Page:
Magistrates and judges bias: what consequences for justice?

Magistrates courts are an intriguing place. I’ve spent many years thinking someone’s brother served a suspended 18-month sentence for possession of a firearm. Recently, I found out that he didn’t. He did get a sentence and a rather large fine, but not for what I thought.

Bias and conviction

He was living in a DSS bedsit all those years ago when he went off the rails. He found ways to pay for the drugs and raves. Robbing was the method. He was a good kid who descended into the usual pit of poverty and crime.

Although he was a scally, he tried to have a moral compass, however badly that was set. He’d steal car radios, maintaining it didn’t harm people as they had insurance. Of course the excuses don’t excuse. But however ridiculous they might be, he was misguided rather than bad.

One evening, a lad in the DSS bedsit asked him to go robbing. The brother didn’t want to, but after hours of nagging, he called his mate to help and several hours later he fell asleep in a bedroom full of car stereos.

Early in the morning, he police woke him up. It appears the car stereos were a foil for something else – a stolen police gun. He had stolen the gun. It was in a box in the back of a car that he’d broken into. He thought it was a camera case and it was only when making his escape that he opened the box and saw what he’d taken.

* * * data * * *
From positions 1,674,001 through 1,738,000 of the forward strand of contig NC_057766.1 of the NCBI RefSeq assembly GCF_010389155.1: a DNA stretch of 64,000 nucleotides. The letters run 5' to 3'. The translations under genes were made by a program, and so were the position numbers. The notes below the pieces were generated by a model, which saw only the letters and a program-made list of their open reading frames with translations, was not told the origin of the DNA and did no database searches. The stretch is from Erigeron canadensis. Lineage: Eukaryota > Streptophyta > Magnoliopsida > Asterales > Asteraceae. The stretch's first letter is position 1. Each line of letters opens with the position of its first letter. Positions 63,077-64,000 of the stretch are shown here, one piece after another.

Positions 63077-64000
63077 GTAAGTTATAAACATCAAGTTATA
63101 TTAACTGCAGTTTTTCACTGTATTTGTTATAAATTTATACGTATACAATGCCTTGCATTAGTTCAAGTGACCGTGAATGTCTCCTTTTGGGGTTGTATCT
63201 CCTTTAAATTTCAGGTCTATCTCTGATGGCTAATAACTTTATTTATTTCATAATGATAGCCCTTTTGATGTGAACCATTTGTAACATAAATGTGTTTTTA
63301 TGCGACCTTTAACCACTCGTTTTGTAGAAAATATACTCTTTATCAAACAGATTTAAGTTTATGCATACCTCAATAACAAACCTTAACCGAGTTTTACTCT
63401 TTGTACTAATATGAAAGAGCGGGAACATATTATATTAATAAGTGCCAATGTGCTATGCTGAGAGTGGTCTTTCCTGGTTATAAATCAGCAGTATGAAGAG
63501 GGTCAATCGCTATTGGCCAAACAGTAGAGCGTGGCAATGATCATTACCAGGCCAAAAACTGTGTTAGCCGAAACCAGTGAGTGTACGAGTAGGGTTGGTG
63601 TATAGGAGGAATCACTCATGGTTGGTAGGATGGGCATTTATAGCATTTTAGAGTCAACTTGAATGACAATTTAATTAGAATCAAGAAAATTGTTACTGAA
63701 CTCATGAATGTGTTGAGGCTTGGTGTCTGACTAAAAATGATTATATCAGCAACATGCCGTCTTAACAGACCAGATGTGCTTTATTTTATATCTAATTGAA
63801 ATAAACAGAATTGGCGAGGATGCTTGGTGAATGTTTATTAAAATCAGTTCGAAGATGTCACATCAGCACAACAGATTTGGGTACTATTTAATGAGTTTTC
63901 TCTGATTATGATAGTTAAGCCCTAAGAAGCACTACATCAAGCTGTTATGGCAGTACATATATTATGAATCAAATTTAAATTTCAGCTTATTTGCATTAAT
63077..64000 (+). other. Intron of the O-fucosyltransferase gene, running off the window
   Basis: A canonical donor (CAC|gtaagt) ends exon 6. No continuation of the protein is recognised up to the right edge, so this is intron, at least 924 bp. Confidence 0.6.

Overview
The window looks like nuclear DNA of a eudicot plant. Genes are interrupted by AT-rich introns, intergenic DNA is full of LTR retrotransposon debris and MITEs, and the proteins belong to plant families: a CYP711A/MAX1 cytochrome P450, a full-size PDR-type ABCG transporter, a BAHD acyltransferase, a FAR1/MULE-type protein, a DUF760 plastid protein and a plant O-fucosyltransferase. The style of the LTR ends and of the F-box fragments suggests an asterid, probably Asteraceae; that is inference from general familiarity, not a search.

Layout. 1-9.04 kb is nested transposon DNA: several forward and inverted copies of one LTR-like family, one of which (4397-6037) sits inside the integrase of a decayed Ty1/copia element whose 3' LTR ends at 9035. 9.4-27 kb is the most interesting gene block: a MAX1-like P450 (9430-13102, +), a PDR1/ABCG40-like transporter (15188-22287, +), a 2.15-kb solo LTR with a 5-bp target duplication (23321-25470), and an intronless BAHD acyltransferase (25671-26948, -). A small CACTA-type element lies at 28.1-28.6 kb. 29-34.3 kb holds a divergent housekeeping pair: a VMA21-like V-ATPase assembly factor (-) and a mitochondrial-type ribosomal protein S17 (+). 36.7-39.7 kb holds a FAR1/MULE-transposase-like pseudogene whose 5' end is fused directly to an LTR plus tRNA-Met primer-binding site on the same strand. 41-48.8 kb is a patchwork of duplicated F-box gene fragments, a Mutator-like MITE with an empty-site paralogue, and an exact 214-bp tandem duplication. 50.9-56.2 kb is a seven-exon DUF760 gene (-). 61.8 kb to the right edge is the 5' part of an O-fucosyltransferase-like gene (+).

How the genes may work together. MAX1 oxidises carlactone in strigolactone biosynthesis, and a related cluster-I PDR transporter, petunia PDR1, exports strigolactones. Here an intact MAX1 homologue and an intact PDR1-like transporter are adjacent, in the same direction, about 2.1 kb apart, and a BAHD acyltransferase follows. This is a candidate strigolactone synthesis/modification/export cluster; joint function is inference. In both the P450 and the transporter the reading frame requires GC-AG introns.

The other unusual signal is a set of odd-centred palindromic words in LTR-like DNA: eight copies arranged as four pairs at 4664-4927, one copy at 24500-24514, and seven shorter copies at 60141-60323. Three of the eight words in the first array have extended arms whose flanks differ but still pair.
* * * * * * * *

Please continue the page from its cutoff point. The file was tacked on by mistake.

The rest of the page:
While he had hidden the gun in his room, the police were losing their shit trying to find it. Word got around that it had to be recovered by any means. So it appeared the car radio robbing spree was a set up to recover the gun.

They found the gun: they arrested and charged him. The charges related to the car stereos but there was no mention of the gun. He figured they’d not reported it stolen. Apparently the officer who had it stolen also claimed two antique samurai swords were missing. They weren’t. The brother thinks it was an insurance job. They didn’t charge him for the swords either.

He had also stolen some speakers from a local college, by removing glass slats and reaching through. The caretaker claimed that a good deal of money and other things were missing, but the brother hadn’t stolen them. Again, it looks like someone was taking advantage.

Next stop: magistrates

And so to court.

He received almost no legal advice or representation. The charges did not relate to what had happened but they’d advised him to plead guilty.

Before he and his friends’s hearing, another bunch of scallies were finishing their hearing. It didn’t end well.

The defendants in the previous case were not happy to be in court. They were spitting and swearing at the magistrates, then leaned over to grab the magistrate’s glass of water, took a swig and spat it at the magistrates.

Next up, the brother. It didn’t go well, as you might imagine.

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